There is something about big hunks of meat cooked over long periods at low heat that appeals to us at a very basic level. Pit-cooking traditions like hog roasts, barbacoa, and luaus aren’t just barbecues — they’re celebrations. They conjure up visions of earthen pits and long buffet tables with folding chairs, all set up for a multitude of guests.
This kind of cooking takes judgement and practice, though, so unless you host these kinds of events on a regular basis, you’re more than likely cooking blind. After all, you probably aren’t buying a whole lamb or calf more than a couple times a year. It could take you a few years to get it right.
But the guaranteed excitement of guests at the big reveal make it worth the effort. Wafts of rich, beefy steam escape from cracks in the ground-level sarcophagus as you pull back its earthen covering; the process is as impressive as the anticipation of beef itself.
The question then becomes one of scale. Not often do we throw celebrations with a hundred or more people, and even if we did, it isn’t all that easy to get access to whole animals. On a smaller scale, we’ve all done something similar in our crockpots with great results. But it seems like less of a celebration when there is no reveal.
An easy way to replicate the air-tight barbecue pit and to have a great moment of reveal is to caulk your Dutch oven with dough. Whether you have a coal-fired, American-style cast iron pot on legs (like the one pictured below) or an enameled French Dutch oven that goes into the oven, you’ll still get the same result. The best part of the whole process is that you simply crack the seal and shred the meat table side in tandem with your guests’ oohs and ahhs.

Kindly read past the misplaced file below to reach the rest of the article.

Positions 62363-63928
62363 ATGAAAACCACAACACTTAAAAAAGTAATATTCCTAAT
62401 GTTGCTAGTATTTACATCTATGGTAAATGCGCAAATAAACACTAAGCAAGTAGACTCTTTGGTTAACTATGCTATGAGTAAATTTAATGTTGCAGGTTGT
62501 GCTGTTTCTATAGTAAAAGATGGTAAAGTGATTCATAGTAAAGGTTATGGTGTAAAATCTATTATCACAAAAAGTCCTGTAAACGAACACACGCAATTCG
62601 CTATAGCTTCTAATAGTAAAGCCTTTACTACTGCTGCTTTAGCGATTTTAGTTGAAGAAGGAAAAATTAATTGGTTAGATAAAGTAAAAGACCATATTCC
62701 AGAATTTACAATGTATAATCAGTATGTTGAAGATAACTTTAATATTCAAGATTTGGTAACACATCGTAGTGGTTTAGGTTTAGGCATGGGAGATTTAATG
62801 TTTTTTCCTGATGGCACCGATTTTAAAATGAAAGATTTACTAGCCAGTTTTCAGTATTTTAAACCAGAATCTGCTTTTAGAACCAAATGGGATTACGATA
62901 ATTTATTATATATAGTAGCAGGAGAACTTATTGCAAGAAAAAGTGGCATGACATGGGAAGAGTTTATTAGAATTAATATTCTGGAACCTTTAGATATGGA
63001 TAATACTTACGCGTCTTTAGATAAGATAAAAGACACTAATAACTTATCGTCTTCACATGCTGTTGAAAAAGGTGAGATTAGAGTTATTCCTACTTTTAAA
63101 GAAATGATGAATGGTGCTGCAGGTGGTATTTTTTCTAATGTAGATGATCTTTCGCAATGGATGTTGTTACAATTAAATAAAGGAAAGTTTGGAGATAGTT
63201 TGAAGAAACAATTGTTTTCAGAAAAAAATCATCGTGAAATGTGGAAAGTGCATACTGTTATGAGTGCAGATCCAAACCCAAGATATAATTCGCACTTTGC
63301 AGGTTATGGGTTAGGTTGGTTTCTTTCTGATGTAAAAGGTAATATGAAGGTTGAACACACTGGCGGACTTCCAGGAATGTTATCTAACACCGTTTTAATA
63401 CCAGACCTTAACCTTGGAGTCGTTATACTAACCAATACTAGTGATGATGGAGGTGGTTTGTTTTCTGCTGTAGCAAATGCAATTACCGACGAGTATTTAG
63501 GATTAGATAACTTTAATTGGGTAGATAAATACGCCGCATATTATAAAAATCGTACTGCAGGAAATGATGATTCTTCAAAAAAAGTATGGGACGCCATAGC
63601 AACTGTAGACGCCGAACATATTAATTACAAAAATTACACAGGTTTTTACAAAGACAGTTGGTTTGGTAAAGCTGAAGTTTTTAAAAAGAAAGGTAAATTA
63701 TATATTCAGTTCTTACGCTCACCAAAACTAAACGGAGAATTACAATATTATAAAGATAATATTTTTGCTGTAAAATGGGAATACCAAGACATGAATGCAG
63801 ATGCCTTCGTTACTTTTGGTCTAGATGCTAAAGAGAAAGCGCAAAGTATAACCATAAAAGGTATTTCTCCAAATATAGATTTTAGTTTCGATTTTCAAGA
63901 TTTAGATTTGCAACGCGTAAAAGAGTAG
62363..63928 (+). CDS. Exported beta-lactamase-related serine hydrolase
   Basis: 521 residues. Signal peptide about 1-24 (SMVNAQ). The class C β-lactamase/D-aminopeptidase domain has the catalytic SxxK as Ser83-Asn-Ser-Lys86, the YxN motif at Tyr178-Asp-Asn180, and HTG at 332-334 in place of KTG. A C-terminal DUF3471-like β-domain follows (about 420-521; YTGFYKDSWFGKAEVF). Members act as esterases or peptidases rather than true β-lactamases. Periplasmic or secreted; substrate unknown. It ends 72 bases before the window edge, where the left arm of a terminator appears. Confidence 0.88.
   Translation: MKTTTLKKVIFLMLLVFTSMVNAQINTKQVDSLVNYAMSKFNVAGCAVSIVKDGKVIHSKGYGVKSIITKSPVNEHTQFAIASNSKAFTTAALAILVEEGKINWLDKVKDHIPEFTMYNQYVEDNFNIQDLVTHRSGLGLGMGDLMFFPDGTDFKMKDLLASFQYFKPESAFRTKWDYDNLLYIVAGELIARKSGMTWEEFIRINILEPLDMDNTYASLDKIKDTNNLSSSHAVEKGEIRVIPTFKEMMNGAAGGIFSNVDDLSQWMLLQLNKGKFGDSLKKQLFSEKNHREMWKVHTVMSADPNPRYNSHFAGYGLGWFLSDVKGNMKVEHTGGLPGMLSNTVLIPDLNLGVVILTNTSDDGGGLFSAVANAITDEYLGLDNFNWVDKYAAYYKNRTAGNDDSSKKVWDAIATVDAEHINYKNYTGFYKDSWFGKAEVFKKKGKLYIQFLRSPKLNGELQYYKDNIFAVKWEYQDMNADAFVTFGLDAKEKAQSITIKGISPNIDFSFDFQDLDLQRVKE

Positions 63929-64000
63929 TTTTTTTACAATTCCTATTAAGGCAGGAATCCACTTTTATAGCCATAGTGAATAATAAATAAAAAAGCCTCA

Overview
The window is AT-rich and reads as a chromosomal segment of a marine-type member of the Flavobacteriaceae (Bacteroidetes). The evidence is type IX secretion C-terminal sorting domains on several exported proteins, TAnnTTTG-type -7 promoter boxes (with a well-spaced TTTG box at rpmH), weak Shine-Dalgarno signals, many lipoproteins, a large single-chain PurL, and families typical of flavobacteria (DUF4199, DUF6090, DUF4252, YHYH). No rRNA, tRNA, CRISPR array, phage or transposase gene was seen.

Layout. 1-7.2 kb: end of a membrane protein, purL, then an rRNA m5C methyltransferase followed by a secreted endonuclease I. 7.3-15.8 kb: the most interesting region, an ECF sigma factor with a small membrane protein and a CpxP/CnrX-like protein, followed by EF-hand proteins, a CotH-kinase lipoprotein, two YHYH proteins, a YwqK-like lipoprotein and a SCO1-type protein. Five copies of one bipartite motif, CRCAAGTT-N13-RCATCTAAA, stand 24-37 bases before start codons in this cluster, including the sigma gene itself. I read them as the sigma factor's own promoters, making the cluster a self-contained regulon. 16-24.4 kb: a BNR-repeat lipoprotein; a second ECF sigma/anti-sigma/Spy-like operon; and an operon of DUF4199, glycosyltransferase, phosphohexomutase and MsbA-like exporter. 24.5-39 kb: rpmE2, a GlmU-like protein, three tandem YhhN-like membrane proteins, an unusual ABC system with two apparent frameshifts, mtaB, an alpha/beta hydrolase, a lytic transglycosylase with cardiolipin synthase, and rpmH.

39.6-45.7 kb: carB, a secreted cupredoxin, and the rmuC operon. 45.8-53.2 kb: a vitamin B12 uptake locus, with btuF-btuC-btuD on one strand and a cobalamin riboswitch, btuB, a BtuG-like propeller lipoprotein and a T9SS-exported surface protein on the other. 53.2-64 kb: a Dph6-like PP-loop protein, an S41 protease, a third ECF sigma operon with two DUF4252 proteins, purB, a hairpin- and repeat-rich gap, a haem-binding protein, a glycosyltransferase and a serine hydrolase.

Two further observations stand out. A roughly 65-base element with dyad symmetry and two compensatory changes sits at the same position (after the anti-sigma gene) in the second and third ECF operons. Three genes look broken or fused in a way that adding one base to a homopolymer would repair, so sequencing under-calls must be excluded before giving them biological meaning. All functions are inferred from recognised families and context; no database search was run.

Barbacoa-Style Beef for a Small-ish Gathering
Serves 8 to 10
4 1/2 pounds chuck roast (look for one with good marbling)
1 1/2 teaspoons ground coffee
1 teaspoon cocoa powder
1/2 teaspoon ground cinnamon
1 teaspoon Ancho chile powder
1 teaspoon garlic powder
1 tablespoon brown sugar
1 cup flour
1/3 cup water, plus more if needed
5 rosemary sprigs, each about 3 inches long
Kosher salt and freshly ground pepper
1. Season the beef with salt. Let the salt absorb into the meat; this will take about 20 minutes. Combine the coffee, cocoa powder, cinnamon, Ancho, garlic powder, and brown sugar. Rub the spice mix all over the meat.
2. Combine the flour and water. Make a dough that is elastic, but not sticky. You may need to add water one tablespoon at a time to get the right consistency. Roll the dough out into a long worm. Place the dough around the lip of the pot.
3. Place the roast into the pot along with the sprigs of rosemary. Place the lid onto the dough ring, pushing down firmly to create an air-tight seal. Don’t push too hard, though, or you might end up cutting the dough instead of sealing the pot.
4. Place the pot into a 325° F oven, or, for those using an American Dutch oven with legs and a exterior lip on the lid, set up a 13/8 coal spread: 13 coals on top and 8 on the bottom. If you are working with coals, you will need to replace the spread about 5 times.
5. Roast the chuck roast around 4 to 5 hours in the oven (if you cook this over the coals it went for 8 hours, lots of temperature fluctuation). Remove it from the oven and place it on a sturdy trivet at the table. Crack the dough and lift the lid. Shred the beef and serve; I like to put wrap it up as tacos.